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  • Kolios Michael C.,

    1. Department of Medical Biophysics, Faculty of Medicine, University of Toronto, Toronto, Ontario M4N 3M5, Canada and Department of Physics, Ryerson University, Toronto, Ontario M5B 2K3, Canada
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  • Czarnota Gregory J.

    1. Imaging Research – Physical Science, Sunnybrook Research Institute, Sunnybrook Health Sciences Centre, Toronto, Ontario M4N 3M5, Canada; Department of Radiation Oncology, Odette Cancer Centre, Sunnybrook Health Sciences Centre, Toronto, Ontario M4N 3M5, Canada; Department of Medical Biophysics, Faculty of Medicine, University of Toronto, Toronto, Ontario M4N 3M5, Canada; and Department of Radiation Oncology, Faculty of Medicine, University of Toronto, Toronto, Ontario M4N 3M5, Canada
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    • a)

      Author to whom correspondence should be addressed. Electronic mail: Gregory.Czarnota@sunnybrook.ca; Telephone: 416-480-6100 ext. 7073; Fax: 416-480-6002.


Abstract

Purpose:

Currently, no clinical imaging modality is used routinely to assess tumor response to cancer therapies within hours to days of the delivery of treatment. Here, the authors demonstrate the efficacy of ultrasound at a clinically relevant frequency to quantitatively detect changes in tumors in response to cancer therapies using preclinical mouse models.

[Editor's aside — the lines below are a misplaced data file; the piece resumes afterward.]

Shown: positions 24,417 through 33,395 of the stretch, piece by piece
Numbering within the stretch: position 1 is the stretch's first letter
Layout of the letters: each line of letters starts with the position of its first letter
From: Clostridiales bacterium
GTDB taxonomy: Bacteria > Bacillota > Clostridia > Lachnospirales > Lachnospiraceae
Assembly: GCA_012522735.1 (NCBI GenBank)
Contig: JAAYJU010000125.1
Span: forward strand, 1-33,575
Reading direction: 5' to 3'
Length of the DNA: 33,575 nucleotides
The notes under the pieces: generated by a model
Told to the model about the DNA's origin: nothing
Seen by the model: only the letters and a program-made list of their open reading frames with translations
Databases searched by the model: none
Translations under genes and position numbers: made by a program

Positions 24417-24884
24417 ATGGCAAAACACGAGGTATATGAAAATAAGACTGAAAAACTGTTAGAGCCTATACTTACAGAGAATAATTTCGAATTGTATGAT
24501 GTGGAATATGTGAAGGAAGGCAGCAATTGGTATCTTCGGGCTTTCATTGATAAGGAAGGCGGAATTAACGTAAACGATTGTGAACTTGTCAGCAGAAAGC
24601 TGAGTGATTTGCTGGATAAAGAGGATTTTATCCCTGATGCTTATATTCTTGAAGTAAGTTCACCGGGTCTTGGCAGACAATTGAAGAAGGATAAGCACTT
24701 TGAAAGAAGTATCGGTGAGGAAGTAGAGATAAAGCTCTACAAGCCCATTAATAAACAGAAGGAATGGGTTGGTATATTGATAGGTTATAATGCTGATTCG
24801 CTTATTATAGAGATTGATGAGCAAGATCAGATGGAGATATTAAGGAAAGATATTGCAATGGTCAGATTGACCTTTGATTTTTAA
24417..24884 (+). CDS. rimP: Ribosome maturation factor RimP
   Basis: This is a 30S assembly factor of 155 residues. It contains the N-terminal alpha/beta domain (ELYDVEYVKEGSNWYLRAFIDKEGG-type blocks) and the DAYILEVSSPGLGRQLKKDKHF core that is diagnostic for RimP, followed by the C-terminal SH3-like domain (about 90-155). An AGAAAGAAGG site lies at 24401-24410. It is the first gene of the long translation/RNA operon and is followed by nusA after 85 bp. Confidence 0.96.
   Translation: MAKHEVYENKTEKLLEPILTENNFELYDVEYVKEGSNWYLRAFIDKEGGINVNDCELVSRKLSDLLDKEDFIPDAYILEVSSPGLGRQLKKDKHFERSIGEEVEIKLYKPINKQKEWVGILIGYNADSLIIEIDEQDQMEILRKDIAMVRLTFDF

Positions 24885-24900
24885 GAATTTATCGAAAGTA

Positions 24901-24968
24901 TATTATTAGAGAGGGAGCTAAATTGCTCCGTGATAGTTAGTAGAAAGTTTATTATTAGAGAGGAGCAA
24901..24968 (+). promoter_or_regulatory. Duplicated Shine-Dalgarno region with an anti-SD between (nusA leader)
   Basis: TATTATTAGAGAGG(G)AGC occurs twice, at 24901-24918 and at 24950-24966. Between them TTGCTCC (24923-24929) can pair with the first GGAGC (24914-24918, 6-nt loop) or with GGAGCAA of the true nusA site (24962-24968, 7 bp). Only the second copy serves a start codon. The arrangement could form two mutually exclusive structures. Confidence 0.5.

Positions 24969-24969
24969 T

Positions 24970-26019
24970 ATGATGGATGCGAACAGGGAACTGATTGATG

Methods:

Conventional low-frequency and corresponding high-frequency ultrasound (ranging from 4 to 28 MHz) were used along with quantitative spectroscopic and signal envelope statistical analyses on data obtained from xenograft tumors treated with chemotherapy, x-ray radiation, as well as a novel vascular targeting microbubble therapy.

Results:

Ultrasound-based spectroscopic biomarkers indicated significant changes in cell-death associated parameters in responsive tumors. Specifically changes in the midband fit, spectral slope, and 0-MHz intercept biomarkers were investigated for different types of treatment and demonstrated cell-death related changes. The midband fit and 0-MHz intercept biomarker derived from low-frequency data demonstrated increases ranging approximately from 0 to 6 dBr and 0 to 8 dBr, respectively, depending on treatments administrated. These data paralleled results observed for high-frequency ultrasound data. Statistical analysis of ultrasound signal envelope was performed as an alternative method to obtain histogram-based biomarkers and provided confirmatory results. Histological analysis of tumor specimens indicated up to 61% cell death present in the tumors depending on treatments administered, consistent with quantitative ultrasound findings indicating cell death. Ultrasound-based spectroscopic biomarkers demonstrated a good correlation with histological morphological findings indicative of cell death (r2 = 0.71, 0.82; p < 0.001).

Conclusions:

In summary, the results provide preclinical evidence, for the first time, that quantitative ultrasound used at a clinically relevant frequency, in addition to high-frequency ultrasound, can detect tissue changes associated with cell deathin vivo in response to cancer treatments.